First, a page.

REVIEW: “Conspiracy 365: February,” Gabrielle Lord
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Title: February (Conspiracy 365 #2)
Author: Gabrielle Lord
Published: February, 2010 by Scholastic
Pages: 183
Rating: ★★★☆☆ 
Purchase: The Book Depository

On New Year’s Eve, Callum Ormond is chased down the street by a crazed man with a deadly warning: They killed your father. They’ll kill you. You must survive the next 365 days! Now he’s on the run. The people who killed his father want him dead, and the police are chasing him for a crime he didn’t commit. A month has gone by and he’s still no nearer to solving the Ormond Riddle, the family secret that has turned his life into a nightmare. Can he trust the mysterious Winter Frey, or will she lead him further into danger? He has 334 days. The clock is ticking…

Final Thoughts:
A quick afternoon read with lots of suspense. Only lessened by the fact that there are 10 more books therefore the main character isn’t going to be bumped off just yet.

Cal’s been on the run for a month now living out of an abandoned house. His best friend, Boges, has been bringing him rations, but it’s not enough to live on. In the space of one month he’s already managed to get himself kidnapped by two different criminal gangs, been accused of attacking his little sister and shooting his uncle. So the police are after him as well. Life’s not going so great. He can’t go home because even his own mother doesn’t believe he’s innocent.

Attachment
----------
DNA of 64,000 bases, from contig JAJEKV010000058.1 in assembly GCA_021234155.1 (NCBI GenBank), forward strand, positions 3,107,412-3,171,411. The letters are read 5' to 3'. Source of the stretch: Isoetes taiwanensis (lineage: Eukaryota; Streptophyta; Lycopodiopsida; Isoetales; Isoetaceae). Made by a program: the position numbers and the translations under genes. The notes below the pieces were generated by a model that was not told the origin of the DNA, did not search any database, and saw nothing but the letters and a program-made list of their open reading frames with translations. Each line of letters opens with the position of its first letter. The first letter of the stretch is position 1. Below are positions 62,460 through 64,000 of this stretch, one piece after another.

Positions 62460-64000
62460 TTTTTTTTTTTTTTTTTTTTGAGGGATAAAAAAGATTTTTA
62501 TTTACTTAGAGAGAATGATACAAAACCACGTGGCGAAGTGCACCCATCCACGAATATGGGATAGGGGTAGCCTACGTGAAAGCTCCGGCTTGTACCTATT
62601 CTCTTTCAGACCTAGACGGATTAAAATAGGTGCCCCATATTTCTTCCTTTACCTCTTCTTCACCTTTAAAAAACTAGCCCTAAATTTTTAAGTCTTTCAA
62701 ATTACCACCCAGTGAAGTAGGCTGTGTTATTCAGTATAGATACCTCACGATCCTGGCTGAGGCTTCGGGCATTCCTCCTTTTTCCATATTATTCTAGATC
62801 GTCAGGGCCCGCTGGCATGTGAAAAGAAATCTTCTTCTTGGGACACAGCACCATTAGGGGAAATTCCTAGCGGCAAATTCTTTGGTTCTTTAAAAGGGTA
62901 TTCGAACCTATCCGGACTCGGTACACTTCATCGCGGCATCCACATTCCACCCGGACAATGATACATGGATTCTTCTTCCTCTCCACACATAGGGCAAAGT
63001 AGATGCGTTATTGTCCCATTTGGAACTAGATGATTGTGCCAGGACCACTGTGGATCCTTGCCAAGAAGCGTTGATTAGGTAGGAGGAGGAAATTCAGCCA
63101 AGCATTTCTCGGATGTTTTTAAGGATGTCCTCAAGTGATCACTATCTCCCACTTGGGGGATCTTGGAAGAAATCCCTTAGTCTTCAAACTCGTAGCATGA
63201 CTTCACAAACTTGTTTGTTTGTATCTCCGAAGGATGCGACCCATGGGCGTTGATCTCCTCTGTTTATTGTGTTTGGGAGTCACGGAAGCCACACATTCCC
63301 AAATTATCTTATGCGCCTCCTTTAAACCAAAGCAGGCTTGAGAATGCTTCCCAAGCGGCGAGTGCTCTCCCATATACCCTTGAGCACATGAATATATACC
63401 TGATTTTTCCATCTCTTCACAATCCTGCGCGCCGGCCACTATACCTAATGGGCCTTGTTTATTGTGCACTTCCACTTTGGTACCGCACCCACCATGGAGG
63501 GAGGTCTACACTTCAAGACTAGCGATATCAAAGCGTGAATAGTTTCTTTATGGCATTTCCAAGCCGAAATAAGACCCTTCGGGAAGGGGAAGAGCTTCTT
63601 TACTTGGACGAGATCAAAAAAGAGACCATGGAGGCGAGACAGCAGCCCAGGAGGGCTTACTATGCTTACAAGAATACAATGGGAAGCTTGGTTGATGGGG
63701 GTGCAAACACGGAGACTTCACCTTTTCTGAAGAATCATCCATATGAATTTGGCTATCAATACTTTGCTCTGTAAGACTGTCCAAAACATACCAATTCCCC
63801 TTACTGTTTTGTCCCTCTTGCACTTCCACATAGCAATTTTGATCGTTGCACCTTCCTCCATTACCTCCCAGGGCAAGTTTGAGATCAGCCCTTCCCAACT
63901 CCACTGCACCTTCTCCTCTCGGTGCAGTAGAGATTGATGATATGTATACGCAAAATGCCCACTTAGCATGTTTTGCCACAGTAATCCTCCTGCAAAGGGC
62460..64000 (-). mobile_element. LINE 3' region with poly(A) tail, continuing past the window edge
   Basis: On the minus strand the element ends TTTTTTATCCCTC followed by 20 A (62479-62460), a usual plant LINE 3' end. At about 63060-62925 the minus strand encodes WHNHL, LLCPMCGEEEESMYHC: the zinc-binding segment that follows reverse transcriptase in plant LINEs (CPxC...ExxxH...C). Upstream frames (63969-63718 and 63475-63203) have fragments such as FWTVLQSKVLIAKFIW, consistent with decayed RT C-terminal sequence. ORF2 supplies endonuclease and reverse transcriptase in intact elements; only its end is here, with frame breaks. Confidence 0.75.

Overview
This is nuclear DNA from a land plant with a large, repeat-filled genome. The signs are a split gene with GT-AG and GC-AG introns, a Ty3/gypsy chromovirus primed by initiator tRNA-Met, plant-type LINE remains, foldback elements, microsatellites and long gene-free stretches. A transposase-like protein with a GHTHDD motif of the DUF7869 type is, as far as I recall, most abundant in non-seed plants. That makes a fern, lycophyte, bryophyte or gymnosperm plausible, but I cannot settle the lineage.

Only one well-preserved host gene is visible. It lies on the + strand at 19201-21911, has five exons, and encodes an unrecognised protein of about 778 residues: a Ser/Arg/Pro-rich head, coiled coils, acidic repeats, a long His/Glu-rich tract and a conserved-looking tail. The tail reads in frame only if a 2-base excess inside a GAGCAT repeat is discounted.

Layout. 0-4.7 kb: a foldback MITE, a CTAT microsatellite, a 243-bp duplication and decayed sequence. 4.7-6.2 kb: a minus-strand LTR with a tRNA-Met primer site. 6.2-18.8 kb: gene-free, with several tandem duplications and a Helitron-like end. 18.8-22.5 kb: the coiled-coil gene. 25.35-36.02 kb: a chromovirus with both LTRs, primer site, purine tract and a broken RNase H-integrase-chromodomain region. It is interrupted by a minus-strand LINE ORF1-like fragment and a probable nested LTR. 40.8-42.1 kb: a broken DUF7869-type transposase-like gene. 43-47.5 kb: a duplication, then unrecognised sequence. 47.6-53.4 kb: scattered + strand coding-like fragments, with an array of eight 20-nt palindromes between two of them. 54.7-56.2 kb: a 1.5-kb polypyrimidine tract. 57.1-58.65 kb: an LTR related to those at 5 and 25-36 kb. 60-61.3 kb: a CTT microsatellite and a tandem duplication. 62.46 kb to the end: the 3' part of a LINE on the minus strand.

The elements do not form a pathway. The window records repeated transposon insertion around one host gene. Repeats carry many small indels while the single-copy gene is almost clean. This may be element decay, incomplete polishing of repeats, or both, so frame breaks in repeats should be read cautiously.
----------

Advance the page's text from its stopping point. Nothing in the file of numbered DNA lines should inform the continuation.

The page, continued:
Determined to clear his name and solve the mystery his father died trying to protect, Cal starts hunting down any clues he can find. In the midst of that, he meets a strange girl with ties to one of the criminal gangs. He wants to trust her; he really needs people on his side. He’s just not so sure what her motives are.

This one was much the same as the first book, action, suspense and more questions. They’re very slim making them a quick read. While the first book spent its time introducing the people in Cal’s life and the mystery surrounding his family, this one focussed more on the aspect of living alone and what it was like to be homeless. There’s one scene where some kids throw a rock at him when they find him sleeping in the park, which anger’s Cal as he realises that many more people than him live like that every day.

While February centers mostly on Cal sneaking around the city picking up clues, the action is still here as he comes under more and more bad luck. Romance is distinctly lacking as this series is aimed at an early male teen audience. If I were eight years younger I’d probably have rated this higher. It’s enjoyable for what it is and there’s enough intrigue behind the plot to keep me reading this series to the end.

Recommended to:
Those who enjoy mystery and ‘us against the world’ situations.